To cover their nutritional needs, the vast majority of clams strain various sorts of plankton from the surrounding waters, making them filter-feeders by definition. Their gills are finely branched structures that take in oxygen and give off carbon dioxide, but they’re responsible for the capture of food particles, too. They’re covered by numerous, microscopic hair-like structures called cilia, which can move back and forth rhythmically to create a current of water that flows over the gills for gas exchange. And, by creating such currents, they also draw in food particles along with the water. As these waterborne particles pass over the gills, many of them stick to their surfaces and are then moved along by cilia into grooves that ultimately direct the particles to a clam’s mouth. Various types of particles are also sorted out to some degree along the way to the mouth, and most of the indigestible/unsuitable stuff is discarded. As far as the digestible material goes, many clams can actually use a variety of phytoplankton, zooplankton, and bacteria, but can also make use of some detritus, too. However, for the most part they rely on phytoplankton, specifically.4,5,6,7,8,9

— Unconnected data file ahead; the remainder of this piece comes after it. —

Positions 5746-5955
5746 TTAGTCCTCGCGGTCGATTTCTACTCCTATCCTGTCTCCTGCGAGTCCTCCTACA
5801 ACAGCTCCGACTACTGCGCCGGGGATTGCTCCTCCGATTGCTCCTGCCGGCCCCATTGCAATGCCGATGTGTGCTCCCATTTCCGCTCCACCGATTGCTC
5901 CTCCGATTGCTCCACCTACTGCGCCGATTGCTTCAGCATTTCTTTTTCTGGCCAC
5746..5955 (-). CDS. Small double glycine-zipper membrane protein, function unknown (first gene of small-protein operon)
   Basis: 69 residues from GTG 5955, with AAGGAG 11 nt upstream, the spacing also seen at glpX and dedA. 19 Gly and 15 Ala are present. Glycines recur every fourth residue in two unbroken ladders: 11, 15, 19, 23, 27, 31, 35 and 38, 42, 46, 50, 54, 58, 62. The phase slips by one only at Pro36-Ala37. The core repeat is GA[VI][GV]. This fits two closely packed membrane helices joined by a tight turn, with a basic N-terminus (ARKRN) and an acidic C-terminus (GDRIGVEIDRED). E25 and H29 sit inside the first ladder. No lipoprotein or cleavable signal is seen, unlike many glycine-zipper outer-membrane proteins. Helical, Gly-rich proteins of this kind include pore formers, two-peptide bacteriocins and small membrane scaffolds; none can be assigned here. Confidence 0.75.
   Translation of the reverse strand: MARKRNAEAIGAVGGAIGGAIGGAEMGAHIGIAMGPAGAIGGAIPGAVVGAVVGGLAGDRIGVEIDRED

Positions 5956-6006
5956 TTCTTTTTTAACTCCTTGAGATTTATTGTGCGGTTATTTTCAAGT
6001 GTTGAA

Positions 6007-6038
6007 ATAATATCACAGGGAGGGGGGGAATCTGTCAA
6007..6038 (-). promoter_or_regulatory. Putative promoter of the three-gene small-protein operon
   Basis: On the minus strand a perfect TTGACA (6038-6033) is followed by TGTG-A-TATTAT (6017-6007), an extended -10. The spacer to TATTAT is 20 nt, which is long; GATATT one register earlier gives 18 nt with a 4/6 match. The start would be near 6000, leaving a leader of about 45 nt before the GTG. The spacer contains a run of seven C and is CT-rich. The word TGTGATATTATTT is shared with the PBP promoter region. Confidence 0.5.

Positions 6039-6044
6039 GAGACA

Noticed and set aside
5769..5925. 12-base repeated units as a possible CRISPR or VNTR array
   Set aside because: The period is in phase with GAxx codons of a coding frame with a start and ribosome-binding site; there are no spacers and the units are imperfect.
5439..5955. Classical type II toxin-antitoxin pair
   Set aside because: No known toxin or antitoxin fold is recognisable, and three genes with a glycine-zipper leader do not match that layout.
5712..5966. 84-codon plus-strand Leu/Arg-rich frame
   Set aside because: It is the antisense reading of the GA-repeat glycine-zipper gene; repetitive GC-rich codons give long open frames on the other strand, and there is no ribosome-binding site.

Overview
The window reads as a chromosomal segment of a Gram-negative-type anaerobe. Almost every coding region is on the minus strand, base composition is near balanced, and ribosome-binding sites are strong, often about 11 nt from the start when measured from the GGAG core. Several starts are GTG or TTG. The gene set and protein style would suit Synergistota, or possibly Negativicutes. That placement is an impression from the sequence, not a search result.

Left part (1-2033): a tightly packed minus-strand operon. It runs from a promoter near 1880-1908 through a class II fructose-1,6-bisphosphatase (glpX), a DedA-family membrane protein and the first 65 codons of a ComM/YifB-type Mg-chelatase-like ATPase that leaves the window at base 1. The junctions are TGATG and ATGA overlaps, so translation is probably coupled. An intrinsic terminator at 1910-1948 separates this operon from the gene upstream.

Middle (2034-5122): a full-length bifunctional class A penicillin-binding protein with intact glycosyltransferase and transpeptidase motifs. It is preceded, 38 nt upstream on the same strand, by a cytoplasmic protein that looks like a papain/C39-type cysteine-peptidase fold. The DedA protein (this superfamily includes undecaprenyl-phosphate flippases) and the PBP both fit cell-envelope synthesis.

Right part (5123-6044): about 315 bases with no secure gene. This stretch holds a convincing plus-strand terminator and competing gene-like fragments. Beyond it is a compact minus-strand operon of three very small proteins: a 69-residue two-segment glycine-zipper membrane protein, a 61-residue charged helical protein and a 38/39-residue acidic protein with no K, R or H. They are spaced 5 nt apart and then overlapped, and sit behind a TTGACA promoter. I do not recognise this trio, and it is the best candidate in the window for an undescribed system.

Tridacnid clams are a bit different than the rest though, as they can cover their nutritional needs in more than one way. While they can and often do filter-feed, they also contain large complements of live zooxanthellae in their extendable soft tissues, which are the same single-celled algae that corals utilize. This is why tridacnids are known as zooxanthellate clams, while the rest are azooxanthellate.


Arc clams (Arca spp.) like these are also found on aquacultured live rock at times. I cannot identify the two small ones on the left to the species level, but the one on the right is the common turkey wing clam, A. zebra, encrusted with coralline algae.